Kaiser-Eoghan
As an anime example, sekaisuru kado has lots of dialogue but it seems like it could actually be engaging.
Kaiser-Eoghan
So basically no I don't think we're dumb for not liking sagrada reset, given that myself and Mario are capable of watching genuinely smart wordy things and getting them.
Kaiser-Eoghan
@Mario: I can imagine watching Sagrada reset and thinking I'd rather be watching a Bergman film instead , something also with lots of dialogue and themes but actually engaging/clever and NOT pretentious or obnoxious about it.
Anonymous1054942
is it possible that you are all just dumb?
Anonymous1054269
@Mario: I like how you described it as giving a middle finger to the viewers. It's so true. Like, it tries to be intelligent and make the viewer feel stupid, but it just comes off as obnoxious/pretentious.
Lenlo
CGI remains the worst part of it, but we are getting more and more 2D art which I actually enjoy the style of
Lenlo
Its an improvement. The art is better, and maybe its because I prefer this arc, but the pacing is better as well. I gave last season a 3, but this one is more deserving of a 4 and if they can nail certain scenes coming up I may bump it to a 5.
SuperMario
@Lenlo: How's Berserk doing so far? Haven't picked up last week and this week's episodes.
Lenlo
Ground*. I hate it when I fat finger something.
Lenlo
Thats always the worst, when a story starts off promising and then someone runs it into the grouhnd
AidanAK47
@Mario, so it's still at it. To me it's like someone was given an interesting story and made it his mission to ruin it as much as possible.
SuperMario
@Aidan: it's still the same crap. I have a feeling that Sagrada Reset gives a middle finger to us viewers. The plot with development and characters that we have no way to figure out ourselves. The characters who change motive and even personality after each timeline. The main lead girl who act like a robot. I gave this show too many chance so I won't bother to spend more time watching it.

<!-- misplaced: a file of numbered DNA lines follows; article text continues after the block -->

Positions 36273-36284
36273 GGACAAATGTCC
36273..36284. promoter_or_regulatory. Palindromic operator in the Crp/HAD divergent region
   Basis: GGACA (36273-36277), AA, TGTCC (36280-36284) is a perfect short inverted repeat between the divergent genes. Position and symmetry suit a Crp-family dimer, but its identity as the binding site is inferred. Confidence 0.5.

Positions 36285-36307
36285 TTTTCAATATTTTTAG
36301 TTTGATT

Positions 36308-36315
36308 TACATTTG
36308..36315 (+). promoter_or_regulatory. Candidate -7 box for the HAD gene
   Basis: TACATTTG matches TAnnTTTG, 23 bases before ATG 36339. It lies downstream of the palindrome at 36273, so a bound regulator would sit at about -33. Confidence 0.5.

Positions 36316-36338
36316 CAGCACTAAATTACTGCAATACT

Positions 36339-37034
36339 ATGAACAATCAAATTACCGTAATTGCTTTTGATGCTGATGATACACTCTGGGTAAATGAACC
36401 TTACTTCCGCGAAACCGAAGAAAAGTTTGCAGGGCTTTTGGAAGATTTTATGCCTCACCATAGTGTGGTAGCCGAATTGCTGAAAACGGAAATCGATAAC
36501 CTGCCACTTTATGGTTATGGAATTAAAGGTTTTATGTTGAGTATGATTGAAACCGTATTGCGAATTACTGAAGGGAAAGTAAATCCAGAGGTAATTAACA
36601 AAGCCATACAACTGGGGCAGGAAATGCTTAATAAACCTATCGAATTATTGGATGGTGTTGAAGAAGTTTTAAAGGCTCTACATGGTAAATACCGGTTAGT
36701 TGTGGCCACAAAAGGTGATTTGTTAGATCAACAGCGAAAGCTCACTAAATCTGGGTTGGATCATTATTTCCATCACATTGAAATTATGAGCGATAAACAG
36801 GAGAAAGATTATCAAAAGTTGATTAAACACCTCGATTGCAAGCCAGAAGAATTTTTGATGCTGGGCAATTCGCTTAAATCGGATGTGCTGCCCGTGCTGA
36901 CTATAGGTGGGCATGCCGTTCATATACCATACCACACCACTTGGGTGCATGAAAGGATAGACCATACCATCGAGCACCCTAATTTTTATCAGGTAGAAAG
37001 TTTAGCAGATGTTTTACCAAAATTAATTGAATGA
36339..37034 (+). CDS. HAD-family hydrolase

Anonymous1052767
Eromanga sensei
AidanAK47
@Mario, Oh ho, what was the dealbreaker? Just that it didn't change or did something really stupid happen?
SuperMario
Sagrada Reset (long sigh) (scratching my head) (eyes rolling). Dropped
AidanAK47
Hey you.
Konstantinos
Yeah, at this point, this season looks good.
SuperMario
Quite happy with ID-0 and Zero in particular. Zero charms me to no end that I'm still debating whether I should blog it. The trio Re:Creators, Kado, Atom still doing pretty well and the sequels MHA and Bahamut are enjoyable as expected. We have a wide range of anime offerings this season.
SuperMario
Sagrada Reset & SukaSuka I will give it another episode, at least until this current arcs over. They both have potential but Sagrada Reset tries so hard to sound smart, and SukaSuka still falls into its LN tropes which bugged the show down.
SuperMario
*no real urge
SuperMario
I've finally catch up with all other series I wanna follow this season. Alice & Zorouku will be off my list for now, Zorouko is a great character but everything else falls flat so far. I have real urge to continue Attack on Titan and Berserk so I'll wait until they're finished.
Vonter
I watched some episodes of KonoSuba yesterday, reminds me of Those Who Hunt Elves. And I suppose it might be an easy recommendation because it mainly comes down to; do you find it funny? or fun? If not, skip.
Kaiser-Eoghan
While yes its true of watching those slice of life shows week by week is better, I felt that when reading the manga for Aria it was easier to marathon by reading it rather than watching.
SuperMario
Flying witch have the same atmosphere, but it's a purely slice of life anime. I love Aria too and I agree that watching it 1 episode a time is the best way to enjoy it. Can't think of other serious anime that have those calming elements for now
Anonymous1042537
Yeah, I noticed they all have pretty different structures from one another (ACCA's political, Mushishi's naturalistic, Monster is a thriller, Rakugo's about a specific art form, 3-gatsu is ostensibly about Shogi, etc.) but I found that I found some similar calming elements in them (to different degrees of course).
Anonymous1042537
Thanks, I'll definitely check Aria out!
AidanAK47
One of the hardest shows to marathon besides Bakemonogatari. Though Bakomono gave me a headache after a few episodes whereas Aria just had me so mellow that I could drift into sleep at any second.
AidanAK47
Don't know if you could call it a sub genre as the examples you listed are all really different from each other.
Though in the vein of calming shows I think you can add the Aria series to the list. That show is so relaxing that you find yourself nodding off to it. Not out of boredom but it just has that effect on you.
Anonymous1042537
Do you guys know if there's a specific subgenre like this, or am I making it up? And are there other anime with that kind of feel. Not exactly slice of life, but in the general vicinity of it.
Anonymous1042537